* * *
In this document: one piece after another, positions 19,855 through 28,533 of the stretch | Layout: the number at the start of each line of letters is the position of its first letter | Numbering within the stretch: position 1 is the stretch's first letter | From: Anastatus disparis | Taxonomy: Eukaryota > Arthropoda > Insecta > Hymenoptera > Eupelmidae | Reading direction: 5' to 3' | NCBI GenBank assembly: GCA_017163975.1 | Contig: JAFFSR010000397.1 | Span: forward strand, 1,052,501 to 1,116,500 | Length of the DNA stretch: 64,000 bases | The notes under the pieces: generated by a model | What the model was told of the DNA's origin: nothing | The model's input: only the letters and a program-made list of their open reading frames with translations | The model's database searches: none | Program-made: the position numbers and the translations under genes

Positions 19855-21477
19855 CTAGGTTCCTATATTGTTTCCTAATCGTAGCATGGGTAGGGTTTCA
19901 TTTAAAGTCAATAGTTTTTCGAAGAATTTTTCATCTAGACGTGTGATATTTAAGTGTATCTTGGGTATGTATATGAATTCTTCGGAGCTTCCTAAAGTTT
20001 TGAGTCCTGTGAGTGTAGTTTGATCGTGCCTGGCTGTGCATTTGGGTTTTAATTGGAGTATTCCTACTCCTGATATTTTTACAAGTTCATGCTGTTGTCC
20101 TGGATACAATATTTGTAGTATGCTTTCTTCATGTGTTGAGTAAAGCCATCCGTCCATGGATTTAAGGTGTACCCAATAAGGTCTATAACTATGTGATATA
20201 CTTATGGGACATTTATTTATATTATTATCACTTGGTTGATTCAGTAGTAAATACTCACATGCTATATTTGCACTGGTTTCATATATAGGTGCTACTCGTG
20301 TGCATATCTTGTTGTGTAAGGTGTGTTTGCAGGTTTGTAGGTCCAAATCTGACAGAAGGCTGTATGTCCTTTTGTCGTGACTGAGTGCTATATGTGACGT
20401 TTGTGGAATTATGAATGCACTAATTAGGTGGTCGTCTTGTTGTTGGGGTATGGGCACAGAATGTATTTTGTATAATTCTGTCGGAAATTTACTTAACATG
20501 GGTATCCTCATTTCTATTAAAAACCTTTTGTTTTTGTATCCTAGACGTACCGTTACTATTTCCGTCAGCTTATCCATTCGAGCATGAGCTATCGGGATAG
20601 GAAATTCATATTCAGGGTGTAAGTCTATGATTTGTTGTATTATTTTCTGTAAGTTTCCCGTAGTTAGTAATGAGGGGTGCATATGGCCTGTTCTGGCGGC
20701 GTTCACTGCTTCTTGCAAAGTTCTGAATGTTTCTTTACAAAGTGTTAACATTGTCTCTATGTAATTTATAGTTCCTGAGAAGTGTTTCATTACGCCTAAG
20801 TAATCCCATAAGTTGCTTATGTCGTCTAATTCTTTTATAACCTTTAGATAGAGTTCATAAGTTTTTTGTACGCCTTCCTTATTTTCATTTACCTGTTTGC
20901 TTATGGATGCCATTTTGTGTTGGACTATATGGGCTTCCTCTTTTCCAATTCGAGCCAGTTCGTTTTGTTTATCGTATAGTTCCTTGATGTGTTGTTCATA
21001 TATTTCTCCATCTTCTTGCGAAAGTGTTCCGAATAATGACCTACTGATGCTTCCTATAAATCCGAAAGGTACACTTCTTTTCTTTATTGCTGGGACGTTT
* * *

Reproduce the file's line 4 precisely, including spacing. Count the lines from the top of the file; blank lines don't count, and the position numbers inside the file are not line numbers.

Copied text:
19901 TTTAAAGTCAATAGTTTTTCGAAGAATTTTTCATCTAGACGTGTGATATTTAAGTGTATCTTGGGTATGTATATGAATTCTTCGGAGCTTCCTAAAGTTT